EJToday: Top Headlines
EJToday is SEJ's selection of new and outstanding stories on environmental topics in print and on the air, updated every weekday. SEJ also offers a free e-mailed digest of the day's EJToday postings, called SEJ-beat. SEJ members are subscribed automatically, but may opt out here. Non-members may subscribe here. EJToday is also available via RSS feed. Please see Editorial Guidelines for EJToday content.
The redevelopment of a New Bedford waste dump raises toxic threats to homes, schools, and churches.
One resident says the Little Pee Dee River is unsafe for swimming because of fecal coliform bacteria from hog farming.
"Coal's well-funded lobbying group today launched a television ad campaign featuring ordinary people talking about the importance of low-cost electricity, a message analysts described as coal's effort to rebrand itself before the Senate tackles climate legislation."
"After four years of negotiations, Utah and Nevada officials have created a draft agreement for management of the controversial Snake Valley aquifer straddling both states."
"EPA is rolling out a new package of restoration programs that could begin shifting the Great Lakes back toward ecological health. The program, known as the Great Lakes Restoration Initiative, is backed by a $475 million pledge from the White House and House of Representatives, which approved full funding for the program in June."
Orange County Choppers has built a custom motorcycle that can go 100 mph without waking up a baby. It's electric.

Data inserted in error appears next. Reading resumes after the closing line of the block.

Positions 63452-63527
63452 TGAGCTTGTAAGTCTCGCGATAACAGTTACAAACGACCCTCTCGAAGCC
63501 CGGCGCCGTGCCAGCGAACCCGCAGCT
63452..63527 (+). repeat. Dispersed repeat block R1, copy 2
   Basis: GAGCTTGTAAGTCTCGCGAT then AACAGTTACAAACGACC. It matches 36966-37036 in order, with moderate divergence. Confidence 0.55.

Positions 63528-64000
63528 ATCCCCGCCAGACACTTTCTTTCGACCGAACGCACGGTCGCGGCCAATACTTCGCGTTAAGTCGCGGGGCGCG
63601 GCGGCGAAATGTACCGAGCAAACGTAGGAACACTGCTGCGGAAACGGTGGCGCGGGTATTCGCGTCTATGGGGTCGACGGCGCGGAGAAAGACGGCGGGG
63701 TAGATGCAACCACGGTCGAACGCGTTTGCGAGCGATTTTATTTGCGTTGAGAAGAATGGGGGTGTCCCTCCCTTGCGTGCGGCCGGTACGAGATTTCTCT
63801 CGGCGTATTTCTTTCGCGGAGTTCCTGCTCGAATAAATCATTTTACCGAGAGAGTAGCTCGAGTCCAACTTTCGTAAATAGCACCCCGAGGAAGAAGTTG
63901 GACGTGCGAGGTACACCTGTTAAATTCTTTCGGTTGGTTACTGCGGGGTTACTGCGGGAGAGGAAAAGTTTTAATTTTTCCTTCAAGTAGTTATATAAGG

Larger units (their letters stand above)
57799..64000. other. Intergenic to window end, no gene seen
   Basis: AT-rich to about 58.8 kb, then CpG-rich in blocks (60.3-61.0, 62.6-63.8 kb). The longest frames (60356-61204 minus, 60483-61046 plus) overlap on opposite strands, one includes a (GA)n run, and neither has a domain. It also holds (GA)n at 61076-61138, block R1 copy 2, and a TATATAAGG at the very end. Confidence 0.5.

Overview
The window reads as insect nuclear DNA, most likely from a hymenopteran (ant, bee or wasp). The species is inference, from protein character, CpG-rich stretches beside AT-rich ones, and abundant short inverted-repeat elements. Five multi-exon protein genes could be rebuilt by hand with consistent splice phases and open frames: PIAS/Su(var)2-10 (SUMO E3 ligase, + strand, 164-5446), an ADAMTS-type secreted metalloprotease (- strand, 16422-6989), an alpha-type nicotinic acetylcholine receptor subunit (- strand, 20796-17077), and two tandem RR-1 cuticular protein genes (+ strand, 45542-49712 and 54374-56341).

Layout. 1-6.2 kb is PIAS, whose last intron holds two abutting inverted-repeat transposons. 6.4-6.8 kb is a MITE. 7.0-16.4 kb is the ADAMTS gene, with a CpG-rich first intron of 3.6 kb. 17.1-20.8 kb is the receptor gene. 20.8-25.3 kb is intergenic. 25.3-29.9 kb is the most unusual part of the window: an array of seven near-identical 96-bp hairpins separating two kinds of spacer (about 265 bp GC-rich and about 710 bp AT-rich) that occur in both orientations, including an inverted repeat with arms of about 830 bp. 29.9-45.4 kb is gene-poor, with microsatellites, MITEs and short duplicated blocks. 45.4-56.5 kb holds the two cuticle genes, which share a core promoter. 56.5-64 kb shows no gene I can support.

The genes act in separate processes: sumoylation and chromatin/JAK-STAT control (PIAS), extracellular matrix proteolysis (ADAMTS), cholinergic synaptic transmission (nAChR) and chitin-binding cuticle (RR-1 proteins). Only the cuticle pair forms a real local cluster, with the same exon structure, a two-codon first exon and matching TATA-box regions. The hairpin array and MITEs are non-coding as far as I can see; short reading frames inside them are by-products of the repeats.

"A Sacramento judge sided with the styrene industry and against state environmental officials on Wednesday in ruling that the chemical doesn't have to be listed under Proposition 65 as a cause of cancer."
"Water managers and the White House signed a crucial contract Thursday that promises a much-needed infusion of federal dollars for the Everglades."
"U.S. EPA Administrator Lisa Jackson has sided with environmental groups on several challenges contending that permits issued to a Tennessee Valley Authority coal-fired power plant failed to properly account for air pollution."
Tests "show that more than 50 pesticide compounds showed up on domestic and imported peaches headed for U.S. stores. Five of the compounds exceeded the limits set by the Environmental Protection Agency, and six of the pesticide compounds present are not approved for use on peaches in the United States."
"In a victory for environmental groups, a Richmond judge on Tuesday invalidated a permit for a coal-burning power plant being built in southwestern Virginia."
"Taking a cue from angry protests against the Obama Administration’s health care restructuring, the oil industry is helping organize anti-climate bill rallies around the nation."